Marsh Foxification.

29th March 23013                      

Sunrise 05.51 am      Sunset: 06.38 pm

I have mentioned in previous posts that foxes are not dullards. They are sometimes called vermin, but are not classified as vermin in the UK. The fox is a primary predator that eats vermin; in particular, it helps control the population of rats, pigeons and other small marsh animals. Foxes are extremely important to the delicate Reserve ecology. Without them, the marsh, and the surrounding houses and the factories might have serious rat infestation problems. I live across the road from the marsh, and I have never seen a rat anywhere near my house. The foxes are not the only marsh predator eating the rats, but they are the main one.

To my knowledge, the north marsh vixen has four dens, and I checked each one late this afternoon.

The vixen reworks the birthing den at the beginning a new cubbing season. The birthing chamber is small: just large enough for her and the cubs. The entrance is via last year’s den. A five metre long tunnel running north to south, leads to a 300 mm diameter by 600 mm birthing chamber, buried roughly 600 mm underground. One metre back down the tunnel from the birthing chamber is a 125 mm diameter vertical ventilation shaft (see the image below).

When the cubs have grown too big for the birthing den, the vixen will move them to the summer den. The summer den is basically a large cave dug into the side of a bramble covered knoll, with an escape tunnel to the rear. There is a flat grass area outside the den entrance, where the cubs can play and sun themselves on warm summer evenings. The vixen and the dog will leave food close to the entrance.

If the birthing den is compromised, or for some other reason, the vixen might need to move the cubs to a safer place. There is a third and slightly larger den they can use, again dug into a dry bank, not too far away, with an entrance tunnel driven 600 mm into a vertical bank, before turning 90 degrees into a living chamber.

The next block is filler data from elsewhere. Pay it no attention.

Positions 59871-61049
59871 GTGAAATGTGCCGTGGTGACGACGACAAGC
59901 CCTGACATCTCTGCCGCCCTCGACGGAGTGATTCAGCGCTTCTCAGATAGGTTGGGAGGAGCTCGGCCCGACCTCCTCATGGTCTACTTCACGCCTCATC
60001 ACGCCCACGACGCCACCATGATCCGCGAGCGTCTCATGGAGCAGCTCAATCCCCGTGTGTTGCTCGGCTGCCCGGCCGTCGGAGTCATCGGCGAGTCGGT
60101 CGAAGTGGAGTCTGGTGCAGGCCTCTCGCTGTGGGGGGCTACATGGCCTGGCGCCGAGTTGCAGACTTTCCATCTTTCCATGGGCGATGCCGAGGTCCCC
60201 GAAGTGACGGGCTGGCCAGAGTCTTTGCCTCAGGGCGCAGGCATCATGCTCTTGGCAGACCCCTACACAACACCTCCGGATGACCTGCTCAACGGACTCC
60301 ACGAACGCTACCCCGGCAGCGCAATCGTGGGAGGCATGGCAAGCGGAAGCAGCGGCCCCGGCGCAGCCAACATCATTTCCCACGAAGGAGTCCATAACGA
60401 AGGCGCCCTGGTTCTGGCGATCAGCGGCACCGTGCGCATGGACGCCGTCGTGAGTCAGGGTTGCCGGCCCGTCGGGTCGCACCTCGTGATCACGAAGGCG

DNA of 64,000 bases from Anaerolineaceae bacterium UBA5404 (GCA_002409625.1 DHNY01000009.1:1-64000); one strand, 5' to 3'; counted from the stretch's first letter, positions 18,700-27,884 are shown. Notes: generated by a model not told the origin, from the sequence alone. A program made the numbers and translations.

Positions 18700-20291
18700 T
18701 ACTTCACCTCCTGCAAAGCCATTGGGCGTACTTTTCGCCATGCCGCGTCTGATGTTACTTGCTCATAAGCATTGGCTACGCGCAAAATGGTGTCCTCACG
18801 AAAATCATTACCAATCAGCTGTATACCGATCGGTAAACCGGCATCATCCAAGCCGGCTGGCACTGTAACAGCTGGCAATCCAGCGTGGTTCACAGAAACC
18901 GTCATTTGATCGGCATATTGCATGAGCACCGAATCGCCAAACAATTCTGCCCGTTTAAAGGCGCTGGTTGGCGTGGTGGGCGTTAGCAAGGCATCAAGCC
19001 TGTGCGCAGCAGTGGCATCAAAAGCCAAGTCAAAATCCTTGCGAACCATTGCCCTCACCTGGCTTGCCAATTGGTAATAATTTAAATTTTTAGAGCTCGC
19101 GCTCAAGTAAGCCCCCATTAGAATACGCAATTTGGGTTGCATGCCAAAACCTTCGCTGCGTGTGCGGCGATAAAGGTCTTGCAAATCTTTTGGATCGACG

There is a 4th and really well hidden den close by also; I guess this den was vacated during a mange outbreak. The reason I say this is that the summer den, and the third den are clean and used regularly; the fourth den isn’t. Outside of the cubbing season, I think the dog uses the summer den, and the vixen the smaller one, during adverse weather.

Under normal conditions, though, the foxes live above ground. They use lie-ups and cubby holes around the marsh; these might be in brash piles, under fallen trees, in hollow tree trunks, or in oddly shaped living trees, as in the image below. These above ground lie-ups are situated on the north marsh; I think near hunting hot-spots. I don’t think the foxes use the same one too often; they move around regularly, and I wouldn’t be at all surprised if the muntjac deer uses them also.

The more I watch the foxes, the more I understand the structure in their lives, and the more I appreciate their ecological value. However, I could say similar things about the badgers, and the Shetland cattle, but neither of  these will have a significant impact on the rat population. All the marsh animals have their part to play in the success of the Reserve, as long as they exist in sustainable numbers.

IMG_2096Marsh

Marsh Dog Fox.

IMG_469828TH  MARCH 2013

Fox lie-up at the base of a large oak tree.

IMG_776928TH  MARCH 2013

Summer Den.

2013 fox den Model (1)

22 Comments on “Marsh Foxification.

  1. Very interesting. Thanks for sharing. And that shot of the fox is beautiful. 🙂

  2. Great information Mike. I have been following the action at the fox den near me, and am wondering where the “other” dens are located. Are they usually close by? Kits have just appeared outside the den I am watching; how long before they leave I wonder. I’m watching with a game camera.

  3. You have wonderful camera trap images, on you blog, Sue.

    The vixen you are watching might not have other dens close by. There are not many places on the marsh suitable for fox dens. Your fox might have many suitable den sites. The foxes will hunt far and wide in and outside their territory. They will move around their territory, as a family, following their prey. The parents have to teach their cubs how to survive by hunting in around six months.

    • Thanks for the info, Mike. Just wanted to say that I got the idea of using the game camera from you! You posted game cam photos of your badger a while back.

      • You are welcome, Sue. Camera traps have their uses, and you are using one to great advantage. 🙂

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